Your norms (and chief bad actors) here are Bob and Shirley (William Bates and Pat Barrington). Bob is a successful horror writer who is looking for an old abandoned graveyard at midnight for inspiration, and dragged his girlfriend along just because. One car wreck later (the squealing brake sounds start a couple of cuts before the actual incident) they regain consciousness and find themselves unwilling spectators to the court of the Emperor of the Night (Criswell), who is judging the dead, or at least the dead who are female and have a propensity for losing their clothing. While dancing.

1032759261_919ff689a4 copyThere are roughly ten dances on the card tonight, with the slightest of story elements to justify them. The sudden lack of clothing never is explained, but I guess we can credit Apostolof for using the near endless cutaways to Criswell and his attendant (Fawn Silver, as either the Black Ghoul, Princess of the Night, or Ghoulita, depending on whether you believe the IMDb, the script, or the video box) to excise the strip part of the striptease, and just go to the near-nudity.

There is an Indian dance, then a quote-unquote “Skeleton Dance”, during which our, ahem, heroes, from their hiding place, say things like “I can’t imagine anything dead is playing that music” and “Nothing alive looks like that,” because Bob is an idiot.

After a Goldfinger-inspired dance where a woman who “loved gold above all else” gets dipped in gold (her picture is under the credits and much of the publicity material), Bob and Shirley get captured by the Emperor’s goons, a not half-bad werewolf and a really terrible mummy. (And yes, the boredom has set in to such a point that I did not realize that Shirley was also the dancer for the Gold Girl number).

OrgyoftheDeadTied to two conveniently-placed obelisks (while Shirley yells, “Fiends! Fiends!”), Bob and Shirley are forced to watch the rest of the evening’s festivities, and I know how they feel.

First Ghoulita informs us “To love the cat is to be the cat.” Now, I have loved and lived with several cat lovers, and the uniform never included assless leopard-print pajamas with a boob window. I feel so deprived. And we are going to ignore Criswell’s “A pussycat is born to be whipped.”

bob and shirleyI shudder to inform you that we are now only four dances into our set. There is a “slave dance” (featuring my favorite Criswell line, “Torture! Torture! It pleasures me!”) which is followed by Bob telling Shirley, who is just standing there, “Panic won’t do us any good!” Then we have a Mexican dance, then a Hawaiian dance (which honestly seems to last an hour), then a comedy sketch with the mummy and wolfman which is every bit as painful as you think it is, and then there is a bride “who murdered her groom on her wedding day, and now she dances with his skeleton.” (“We rented this skeleton prop for the day, and dammit, we’re going to use it!”) Or at least she does until the go-go music starts, and then she starts gyrating her upper torso so her breasts flail about in all directions. This was the same act as the blonde Sex Bomb in Kiss Me Quick, and just looks uncomfortable, if not downright painful. Still, I suppose this is a fetish for someone out there…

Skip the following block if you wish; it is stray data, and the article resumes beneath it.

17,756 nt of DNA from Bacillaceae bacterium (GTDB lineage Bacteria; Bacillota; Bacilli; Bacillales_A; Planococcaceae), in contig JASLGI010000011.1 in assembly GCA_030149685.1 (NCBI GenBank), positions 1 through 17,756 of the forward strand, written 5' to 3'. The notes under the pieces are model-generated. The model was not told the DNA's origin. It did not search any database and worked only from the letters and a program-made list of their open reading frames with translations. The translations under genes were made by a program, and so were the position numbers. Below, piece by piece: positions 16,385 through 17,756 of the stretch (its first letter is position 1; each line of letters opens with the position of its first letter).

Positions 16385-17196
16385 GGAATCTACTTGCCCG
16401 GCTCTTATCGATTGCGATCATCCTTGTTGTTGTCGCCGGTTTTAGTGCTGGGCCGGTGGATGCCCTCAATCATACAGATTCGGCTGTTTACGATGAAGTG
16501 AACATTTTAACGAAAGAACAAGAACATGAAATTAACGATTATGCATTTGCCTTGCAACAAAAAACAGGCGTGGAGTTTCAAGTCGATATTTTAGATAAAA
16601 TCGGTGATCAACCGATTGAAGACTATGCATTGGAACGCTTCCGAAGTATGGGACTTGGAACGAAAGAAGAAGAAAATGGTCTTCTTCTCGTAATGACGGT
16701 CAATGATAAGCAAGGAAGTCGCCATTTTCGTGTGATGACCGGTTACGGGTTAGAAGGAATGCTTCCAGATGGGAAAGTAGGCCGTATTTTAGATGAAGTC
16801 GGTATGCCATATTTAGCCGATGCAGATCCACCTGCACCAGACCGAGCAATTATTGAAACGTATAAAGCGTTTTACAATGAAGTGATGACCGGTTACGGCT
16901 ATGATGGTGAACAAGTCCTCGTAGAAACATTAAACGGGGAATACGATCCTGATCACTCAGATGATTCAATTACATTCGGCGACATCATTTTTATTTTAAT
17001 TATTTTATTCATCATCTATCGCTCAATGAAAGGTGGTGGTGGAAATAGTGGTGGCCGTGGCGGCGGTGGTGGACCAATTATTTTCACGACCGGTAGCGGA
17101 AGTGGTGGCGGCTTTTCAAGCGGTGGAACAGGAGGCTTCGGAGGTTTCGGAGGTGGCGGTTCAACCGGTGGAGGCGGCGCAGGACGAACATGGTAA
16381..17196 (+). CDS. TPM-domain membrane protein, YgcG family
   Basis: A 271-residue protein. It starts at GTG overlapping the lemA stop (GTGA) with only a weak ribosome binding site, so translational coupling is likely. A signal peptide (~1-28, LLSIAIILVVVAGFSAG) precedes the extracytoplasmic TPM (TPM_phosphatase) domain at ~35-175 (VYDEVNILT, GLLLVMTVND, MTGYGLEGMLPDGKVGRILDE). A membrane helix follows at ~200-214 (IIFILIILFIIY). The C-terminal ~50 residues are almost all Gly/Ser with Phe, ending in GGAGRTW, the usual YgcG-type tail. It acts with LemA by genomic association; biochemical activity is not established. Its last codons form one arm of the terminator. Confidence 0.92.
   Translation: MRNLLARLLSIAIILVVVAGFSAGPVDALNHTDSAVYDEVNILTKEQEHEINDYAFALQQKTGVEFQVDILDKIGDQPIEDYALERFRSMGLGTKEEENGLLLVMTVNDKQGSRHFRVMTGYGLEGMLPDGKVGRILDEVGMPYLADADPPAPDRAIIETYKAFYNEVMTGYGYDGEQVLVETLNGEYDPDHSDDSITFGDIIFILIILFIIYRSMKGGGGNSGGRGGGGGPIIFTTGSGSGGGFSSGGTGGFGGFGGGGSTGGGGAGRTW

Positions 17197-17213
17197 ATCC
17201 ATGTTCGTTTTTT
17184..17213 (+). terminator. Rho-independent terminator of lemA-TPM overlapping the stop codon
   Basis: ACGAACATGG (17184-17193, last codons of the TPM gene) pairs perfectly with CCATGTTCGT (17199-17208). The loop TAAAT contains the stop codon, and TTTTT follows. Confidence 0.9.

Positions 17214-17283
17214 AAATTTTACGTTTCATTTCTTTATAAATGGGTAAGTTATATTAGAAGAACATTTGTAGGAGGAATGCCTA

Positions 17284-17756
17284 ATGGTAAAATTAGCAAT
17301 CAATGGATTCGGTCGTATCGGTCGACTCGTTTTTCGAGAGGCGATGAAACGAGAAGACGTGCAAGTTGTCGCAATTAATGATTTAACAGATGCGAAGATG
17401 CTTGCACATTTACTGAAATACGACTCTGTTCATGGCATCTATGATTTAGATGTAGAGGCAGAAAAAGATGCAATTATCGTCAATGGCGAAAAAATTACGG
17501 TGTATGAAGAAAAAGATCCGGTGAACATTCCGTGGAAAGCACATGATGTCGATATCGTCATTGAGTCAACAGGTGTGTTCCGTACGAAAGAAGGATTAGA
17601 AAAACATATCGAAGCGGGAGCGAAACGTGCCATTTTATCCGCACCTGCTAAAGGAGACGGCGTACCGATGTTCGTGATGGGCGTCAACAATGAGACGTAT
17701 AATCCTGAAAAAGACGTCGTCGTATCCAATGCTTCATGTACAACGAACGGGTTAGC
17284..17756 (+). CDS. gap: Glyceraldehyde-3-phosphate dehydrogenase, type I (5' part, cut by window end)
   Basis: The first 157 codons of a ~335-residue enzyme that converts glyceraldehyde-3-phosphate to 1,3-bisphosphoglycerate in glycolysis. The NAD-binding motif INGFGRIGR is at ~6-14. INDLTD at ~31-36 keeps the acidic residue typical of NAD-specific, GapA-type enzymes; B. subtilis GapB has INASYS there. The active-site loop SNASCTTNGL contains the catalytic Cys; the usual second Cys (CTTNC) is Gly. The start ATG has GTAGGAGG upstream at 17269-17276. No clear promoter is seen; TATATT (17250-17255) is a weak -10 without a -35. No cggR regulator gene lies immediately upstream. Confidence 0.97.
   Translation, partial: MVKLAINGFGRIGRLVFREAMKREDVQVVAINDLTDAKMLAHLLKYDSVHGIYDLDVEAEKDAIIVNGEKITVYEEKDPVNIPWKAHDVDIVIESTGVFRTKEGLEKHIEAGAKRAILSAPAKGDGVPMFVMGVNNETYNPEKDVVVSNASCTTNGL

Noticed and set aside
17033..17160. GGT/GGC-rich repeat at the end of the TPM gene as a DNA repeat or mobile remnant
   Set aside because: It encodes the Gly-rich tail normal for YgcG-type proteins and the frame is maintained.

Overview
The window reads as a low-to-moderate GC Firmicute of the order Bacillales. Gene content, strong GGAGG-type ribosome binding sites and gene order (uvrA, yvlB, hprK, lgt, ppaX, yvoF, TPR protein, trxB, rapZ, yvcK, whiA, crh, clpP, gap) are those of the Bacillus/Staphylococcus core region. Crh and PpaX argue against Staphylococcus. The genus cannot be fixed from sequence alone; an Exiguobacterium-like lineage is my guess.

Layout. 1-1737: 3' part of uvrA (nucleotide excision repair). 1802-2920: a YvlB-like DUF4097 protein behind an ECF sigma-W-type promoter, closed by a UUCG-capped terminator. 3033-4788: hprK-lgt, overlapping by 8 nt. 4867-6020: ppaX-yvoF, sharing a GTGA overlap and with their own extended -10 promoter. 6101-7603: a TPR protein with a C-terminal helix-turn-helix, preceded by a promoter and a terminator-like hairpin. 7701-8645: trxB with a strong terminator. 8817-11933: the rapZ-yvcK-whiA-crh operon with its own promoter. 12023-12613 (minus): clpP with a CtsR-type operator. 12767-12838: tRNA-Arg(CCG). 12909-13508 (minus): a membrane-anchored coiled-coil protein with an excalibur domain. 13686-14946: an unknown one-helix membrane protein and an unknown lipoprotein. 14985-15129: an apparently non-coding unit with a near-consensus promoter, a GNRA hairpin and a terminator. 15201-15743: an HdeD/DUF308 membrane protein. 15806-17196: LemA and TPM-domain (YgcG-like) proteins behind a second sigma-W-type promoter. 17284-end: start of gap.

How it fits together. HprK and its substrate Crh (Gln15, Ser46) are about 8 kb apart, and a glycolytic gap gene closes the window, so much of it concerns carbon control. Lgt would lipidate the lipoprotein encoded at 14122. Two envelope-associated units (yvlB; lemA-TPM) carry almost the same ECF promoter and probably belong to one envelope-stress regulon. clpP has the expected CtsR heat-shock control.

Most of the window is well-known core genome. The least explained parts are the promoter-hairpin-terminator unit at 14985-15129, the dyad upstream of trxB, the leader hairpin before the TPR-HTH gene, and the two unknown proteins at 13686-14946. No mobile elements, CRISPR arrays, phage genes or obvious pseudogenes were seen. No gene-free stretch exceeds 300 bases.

Scream, Gingerla, Scream!

Scream, Gingerla, Scream!

Shirley gets to show us she has the worst movie scream ever, and we still have to get through the zombie dance and the streetwalker dance and…

No, I’m not going to tell you how it ends. Suffer as I did.

Orgy is competently shot, if not acted. Some of the ladies have pretty good dance moves, some do not. They’re all attractive, but seem to fall within the same body type. Your main enemy while watching Orgy of the Dead is going to be boredom, pure and simple, unless you are vitally interested in burlesque and third-rate Martin Denny imitations. This has to be the fifth or sixth time I have watched it, and unfortunately, Orgy of the Dead does not improve with age – but my facility with the fast forward button certainly did.

Oh, the hell with community standards, have a NSFW trailer:

Orgy of the Dead on Amazon

N: Nosferatu the Vampyre (1979)